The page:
Is It The End?

The truth is the National Defense Authorization Act (NDAA) is strictly targeted at protecting the rights of Wall Street and providing a lethal tool for the government, which which should never be granted to any person or faction. The question in the past week was whether Obama would be vetoing the bill, because of the fact he’d raised a warning saying he may veto. But we’ve very recently learned that he did not veto, but for a much different reason: He did not feel the language in any way curbed his power. Those of us worried over what is happening to this country were believing that Obama possibly had some qualms about signing away what little remained of our Bill of Rights, but no, it turns out his raised flag—his cautionary approach—was motivated by the possibility that the wording on the NDAA-2012 may not grant the President completely unlimited and unquestioned authority to disappear people he deemed worthy—no charges, no trial—simply of his own choosing. I do not exaggerate, this may very well mark the end of this beautiful thing we’d created, the United States of America, unless the furor needed to defeat this monstrous bill is expressed, and expressed now.

J. González Solorio


7 thoughts on “Is It The End?

  1. Let’s not overlook the patriot act. If government needs expanded rights to prevent potential domestic attacks, which were revealed since it was enacted in 2001, then I don’t care if it’s a Republican or a Democrat enacting the laws that allow those in charge of defense to do their job.

    I know this doesn’t sit well with the anti-government, smaller-government mantra but these (NDAA and PATRIOT) are defense mechanisms and to think that there is no domestic threat to us anymore is naïve. A domestic attack is more of a threat than Iran.

    1. Exactly. I don’t blame a party, but I do condemn Obama’s refusal to nip this at the bud. The Patriot Act was the beginning, and they squirm inch by inch, because that’s the way they work, and it’s no coincidence they’re going to sneak this by on this holiday week. What really irks me most is the reasoning he gave for not vetoing, it’s the insult on top of injury. He’s basically giving us the finger along with his approval of the bill.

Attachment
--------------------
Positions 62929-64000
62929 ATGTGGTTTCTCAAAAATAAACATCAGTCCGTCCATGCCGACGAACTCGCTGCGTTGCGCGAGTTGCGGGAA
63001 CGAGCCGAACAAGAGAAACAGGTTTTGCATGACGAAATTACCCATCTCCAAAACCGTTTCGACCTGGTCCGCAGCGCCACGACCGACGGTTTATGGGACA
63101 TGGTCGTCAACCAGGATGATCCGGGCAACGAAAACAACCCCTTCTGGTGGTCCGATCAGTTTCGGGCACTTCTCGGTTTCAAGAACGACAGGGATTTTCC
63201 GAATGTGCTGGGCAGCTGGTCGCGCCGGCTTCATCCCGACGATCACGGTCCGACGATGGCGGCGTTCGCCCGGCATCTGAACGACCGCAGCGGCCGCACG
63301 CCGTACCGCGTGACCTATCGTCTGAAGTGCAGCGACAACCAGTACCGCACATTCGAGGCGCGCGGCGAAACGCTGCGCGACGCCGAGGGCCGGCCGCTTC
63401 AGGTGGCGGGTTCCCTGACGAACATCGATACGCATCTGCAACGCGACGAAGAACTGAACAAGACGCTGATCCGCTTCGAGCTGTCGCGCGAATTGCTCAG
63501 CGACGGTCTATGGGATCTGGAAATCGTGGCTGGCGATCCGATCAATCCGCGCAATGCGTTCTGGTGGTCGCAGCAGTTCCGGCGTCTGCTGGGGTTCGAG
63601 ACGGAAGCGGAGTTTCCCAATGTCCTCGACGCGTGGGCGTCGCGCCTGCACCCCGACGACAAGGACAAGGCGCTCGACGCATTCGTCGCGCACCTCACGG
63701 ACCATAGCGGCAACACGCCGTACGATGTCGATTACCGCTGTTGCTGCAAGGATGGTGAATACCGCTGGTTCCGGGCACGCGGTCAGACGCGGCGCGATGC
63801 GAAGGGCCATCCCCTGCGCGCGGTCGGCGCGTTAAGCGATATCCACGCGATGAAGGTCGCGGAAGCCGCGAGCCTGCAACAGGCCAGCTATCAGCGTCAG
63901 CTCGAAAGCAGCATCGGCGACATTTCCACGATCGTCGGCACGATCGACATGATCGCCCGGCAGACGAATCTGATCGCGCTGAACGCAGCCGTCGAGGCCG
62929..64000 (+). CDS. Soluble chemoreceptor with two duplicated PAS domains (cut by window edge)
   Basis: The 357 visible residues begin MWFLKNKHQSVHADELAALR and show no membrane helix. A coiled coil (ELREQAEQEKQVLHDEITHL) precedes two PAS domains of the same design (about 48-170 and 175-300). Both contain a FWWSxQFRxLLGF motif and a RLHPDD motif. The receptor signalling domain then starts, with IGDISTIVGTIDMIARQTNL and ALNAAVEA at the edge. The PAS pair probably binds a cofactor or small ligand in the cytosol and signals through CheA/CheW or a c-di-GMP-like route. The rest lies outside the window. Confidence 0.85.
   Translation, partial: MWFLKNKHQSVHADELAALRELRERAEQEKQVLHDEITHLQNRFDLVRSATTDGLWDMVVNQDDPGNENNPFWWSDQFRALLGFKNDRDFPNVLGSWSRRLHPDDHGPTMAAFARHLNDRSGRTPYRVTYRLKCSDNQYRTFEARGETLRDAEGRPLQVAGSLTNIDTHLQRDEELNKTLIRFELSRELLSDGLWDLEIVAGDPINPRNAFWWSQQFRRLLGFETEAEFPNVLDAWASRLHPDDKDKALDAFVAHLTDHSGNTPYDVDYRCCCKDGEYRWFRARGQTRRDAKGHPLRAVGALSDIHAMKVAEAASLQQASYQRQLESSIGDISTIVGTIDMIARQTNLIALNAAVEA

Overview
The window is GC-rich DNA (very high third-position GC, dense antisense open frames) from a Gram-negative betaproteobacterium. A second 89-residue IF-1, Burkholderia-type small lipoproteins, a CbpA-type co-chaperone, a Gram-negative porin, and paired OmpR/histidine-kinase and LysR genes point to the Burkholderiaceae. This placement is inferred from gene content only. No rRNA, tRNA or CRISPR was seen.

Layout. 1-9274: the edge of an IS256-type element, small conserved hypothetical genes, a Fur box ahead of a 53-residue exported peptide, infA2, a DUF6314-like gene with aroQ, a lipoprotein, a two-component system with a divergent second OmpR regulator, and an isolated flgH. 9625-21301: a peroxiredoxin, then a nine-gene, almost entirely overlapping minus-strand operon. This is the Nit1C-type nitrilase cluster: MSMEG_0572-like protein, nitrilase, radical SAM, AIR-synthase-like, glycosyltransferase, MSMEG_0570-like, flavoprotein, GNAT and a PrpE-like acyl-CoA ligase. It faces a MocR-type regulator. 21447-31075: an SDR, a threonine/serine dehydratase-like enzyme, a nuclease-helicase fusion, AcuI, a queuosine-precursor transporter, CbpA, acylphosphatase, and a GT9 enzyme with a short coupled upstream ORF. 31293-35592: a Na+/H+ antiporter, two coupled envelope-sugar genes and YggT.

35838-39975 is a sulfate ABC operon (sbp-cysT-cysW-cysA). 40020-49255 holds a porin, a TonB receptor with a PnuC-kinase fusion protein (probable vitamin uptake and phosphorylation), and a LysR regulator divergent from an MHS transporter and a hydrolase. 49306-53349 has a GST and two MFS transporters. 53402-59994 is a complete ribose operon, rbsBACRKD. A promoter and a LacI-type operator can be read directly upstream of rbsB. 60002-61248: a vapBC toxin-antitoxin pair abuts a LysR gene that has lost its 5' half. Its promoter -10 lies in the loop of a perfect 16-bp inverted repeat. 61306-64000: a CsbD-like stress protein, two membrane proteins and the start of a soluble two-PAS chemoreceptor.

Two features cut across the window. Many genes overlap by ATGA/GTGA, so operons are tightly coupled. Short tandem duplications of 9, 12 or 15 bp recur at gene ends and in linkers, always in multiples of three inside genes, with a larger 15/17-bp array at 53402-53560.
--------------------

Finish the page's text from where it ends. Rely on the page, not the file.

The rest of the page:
2. The CIA and Secretary of Defense are against this bill, as it is worded, and for good reason. The government should never have that much power. Trusting that their intentions are good and that they will not abuse that power is childish. A domestic attack is the most dangerous, but not from civilian threats, but from the government itself. It is highly likely a false flag attack will occur in the coming days, weeks, or months, to help justify their sacrifice of the Constitution.

  3. And if he does ‘nip it in the bud’ then he hates America for not protecting it. What can you do to keep detractors happy? Absolutely nothing. He’s damned if he does and damned if he doesn’t because of the right wing’s political motivations. ‘They’ will never be satisfied until they get what they want, no matter how unreasonable the argument.

  4. Protecting the country is one thing, but never while the desecrating the Constitution, that’s his first pledge. His statements about the Constitution being flawed and imperfect and following through in that sentiment by rendering the Constitution meaningless are enough grounds to have him impeached. I don’t think in terms of parties. I think freely, and though I do feel I have a libertarian outlook, it’s not ‘Libertarian’ with a capital ‘L’. I am an independent, and thus think freely, free of any attachment to dogma, party-lines, or to any flag-waving symbol-minded group. I felt George W. Bush should have been impeached for lying about WMD’s and for the Patriot Act. To feel Obama is damned if he does and damned if he doesn’t comes from a party line frame of mind,. I don’t care if he was a Republican, Libertarian, from the Green Party, or a Populist, his actions, the actions of that man in that post, are what I’m interested in, and though what has come about in this bill is not all his doing, it is clear he probably wishes his power were expanded even more than what that bill proposes. Yes, he must protect the nation, but never, regardless of what the sensationalist fad of the moment may tout, ever slay the rights and liberties vested to every citizen of this country in the process. For this, I’d be one to feel he deserves impeachment every bit as much as George W. Bush did.

  5. “No work of man is perfect. It is inevitable that, in the course of time, the imperfections of a written Constitution will become apparent. Moreover, the passage of time will bring changes in society which a Constitution must accommodate if it is to remain suitable for the nation. It was imperative, therefore, that a practicable means of amending the Constitution be provided.”

    – Thomas Jefferson

    And it’s not like Republicans, or excuse me, politicians anywhere on the planet don’t try to amend their constitutions for better, or worse, or for the benefit of their party or their donors.

  6. I don’t believe in any changes to the Constitution, regardless of where the proposed change comes. The NDAA has voided what remained of our Bill of Rights. We’re now officially a repressive aristocracy, and the top aristocrat makes no effort to deny it, he is prideful in the fact. For me, it’s the end.

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